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Advances in the treatment of gastroenteropancreatic neuroendocrine tumors.

Kunz PL, Fisher GA - Clin Exp Gastroenterol (2010)

Bottom Line: Biotherapies such as somatostatin analogs and interferon can decrease the secretion of peptides and inhibit their end-organ effects.A second objective for treatment of unresectable GEP-NETs is limiting tumor growth.In particular, angiogenesis inhibitors, tyrosine kinase inhibitors, and mTOR inhibitors have shown early promising results.

View Article: PubMed Central - PubMed

Affiliation: Stanford University Medical Center, CA, USA.

ABSTRACT
Gastroenteropancreatic neuroendocrine tumors (GEP-NETs) are a rare and heterogeneous class of neoplasms. While surgical resection is the mainstay of treatment, non-surgical therapies play a role in the setting of unresectable and metastatic disease. The goals of medical therapy are directed both at alleviating symptoms of peptide release and shrinking tumor mass. Biotherapies such as somatostatin analogs and interferon can decrease the secretion of peptides and inhibit their end-organ effects. A second objective for treatment of unresectable GEP-NETs is limiting tumor growth. Options for limiting tumor growth include somatostatin analogs, systemic chemotherapy, locoregional therapies, ionizing radiation, external beam radiation, and newer targeted agents. In particular, angiogenesis inhibitors, tyrosine kinase inhibitors, and mTOR inhibitors have shown early promising results. The rarity of these tumors, their resistance to standard chemotherapy, and the excellent performance status of most of these patients, make a strong argument for consideration of novel therapeutic trials.

No MeSH data available.


Related in: MedlinePlus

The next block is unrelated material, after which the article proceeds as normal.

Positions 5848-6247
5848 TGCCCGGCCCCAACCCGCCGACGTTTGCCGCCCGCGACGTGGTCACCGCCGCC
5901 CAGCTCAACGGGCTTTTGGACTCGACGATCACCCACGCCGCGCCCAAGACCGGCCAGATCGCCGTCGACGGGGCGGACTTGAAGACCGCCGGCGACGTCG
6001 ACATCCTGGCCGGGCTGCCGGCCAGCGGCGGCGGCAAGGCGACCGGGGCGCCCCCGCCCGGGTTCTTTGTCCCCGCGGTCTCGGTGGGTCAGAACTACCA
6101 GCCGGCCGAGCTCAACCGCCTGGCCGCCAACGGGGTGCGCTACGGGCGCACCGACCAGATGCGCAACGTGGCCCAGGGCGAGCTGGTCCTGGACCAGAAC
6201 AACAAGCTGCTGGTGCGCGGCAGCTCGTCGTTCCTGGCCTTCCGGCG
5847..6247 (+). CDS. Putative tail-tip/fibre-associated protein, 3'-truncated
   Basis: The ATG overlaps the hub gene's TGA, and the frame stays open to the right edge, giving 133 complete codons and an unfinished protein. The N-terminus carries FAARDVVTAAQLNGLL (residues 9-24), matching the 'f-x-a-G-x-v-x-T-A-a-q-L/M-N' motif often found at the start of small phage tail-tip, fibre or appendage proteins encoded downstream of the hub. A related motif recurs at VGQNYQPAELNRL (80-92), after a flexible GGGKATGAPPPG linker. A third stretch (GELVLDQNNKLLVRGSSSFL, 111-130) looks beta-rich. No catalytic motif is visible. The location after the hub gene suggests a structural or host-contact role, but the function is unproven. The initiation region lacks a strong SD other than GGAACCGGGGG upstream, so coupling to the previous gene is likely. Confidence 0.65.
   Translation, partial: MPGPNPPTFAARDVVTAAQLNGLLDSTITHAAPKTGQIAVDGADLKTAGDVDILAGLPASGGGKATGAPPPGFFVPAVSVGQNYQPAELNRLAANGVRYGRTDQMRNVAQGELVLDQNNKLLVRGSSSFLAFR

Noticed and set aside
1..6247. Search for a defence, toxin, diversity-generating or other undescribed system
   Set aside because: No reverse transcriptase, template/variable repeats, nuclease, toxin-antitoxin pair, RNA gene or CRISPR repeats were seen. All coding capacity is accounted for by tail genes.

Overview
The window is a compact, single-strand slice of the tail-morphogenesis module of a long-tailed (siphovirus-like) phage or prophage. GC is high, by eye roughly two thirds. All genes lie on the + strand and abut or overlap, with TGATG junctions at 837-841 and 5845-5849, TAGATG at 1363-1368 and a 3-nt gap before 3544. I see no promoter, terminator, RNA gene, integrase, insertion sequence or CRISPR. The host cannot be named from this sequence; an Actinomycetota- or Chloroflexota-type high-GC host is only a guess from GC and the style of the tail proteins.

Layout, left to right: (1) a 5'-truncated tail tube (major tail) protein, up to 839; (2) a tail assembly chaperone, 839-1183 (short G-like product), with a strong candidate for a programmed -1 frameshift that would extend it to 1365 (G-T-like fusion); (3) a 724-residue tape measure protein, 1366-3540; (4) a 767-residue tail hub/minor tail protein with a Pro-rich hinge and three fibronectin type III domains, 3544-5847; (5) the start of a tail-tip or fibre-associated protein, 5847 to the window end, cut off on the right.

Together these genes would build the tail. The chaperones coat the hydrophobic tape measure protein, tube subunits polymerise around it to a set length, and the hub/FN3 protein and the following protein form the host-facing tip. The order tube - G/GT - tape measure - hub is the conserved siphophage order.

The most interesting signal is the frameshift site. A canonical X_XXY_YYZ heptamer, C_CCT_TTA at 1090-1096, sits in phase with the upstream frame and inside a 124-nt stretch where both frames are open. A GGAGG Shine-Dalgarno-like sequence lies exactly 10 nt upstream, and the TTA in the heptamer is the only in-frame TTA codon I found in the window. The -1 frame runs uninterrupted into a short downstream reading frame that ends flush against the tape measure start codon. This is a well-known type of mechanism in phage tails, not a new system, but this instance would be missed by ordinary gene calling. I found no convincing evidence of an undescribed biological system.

Response to bevacizumab, capecitabine, and oxaliplatin.On left are two cuts demonstrating the characteristic appearance of enhancing liver lesions (note that aorta is bright white signifying arterial phase scan) in a patient with a pancreatic neuroendocrine tumor. On right are corresponding cuts after 2 cycles (6 weeks) of bevacizumab, capecitabine, and oxaliplatin demonstrating marked decrease in vascularity of lesions.
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f1-ceg-3-079: Response to bevacizumab, capecitabine, and oxaliplatin.On left are two cuts demonstrating the characteristic appearance of enhancing liver lesions (note that aorta is bright white signifying arterial phase scan) in a patient with a pancreatic neuroendocrine tumor. On right are corresponding cuts after 2 cycles (6 weeks) of bevacizumab, capecitabine, and oxaliplatin demonstrating marked decrease in vascularity of lesions.

Mentions: Data demonstrating marked reduction in perfusion of tumors after administration of angiogenesis inhibitors (see Figure 1) may provide a valuable surrogate marker of response in a disease for which radiographic responses are rare and the slow growth rate of most of these tumors makes assessment of progression-free survival problematic.31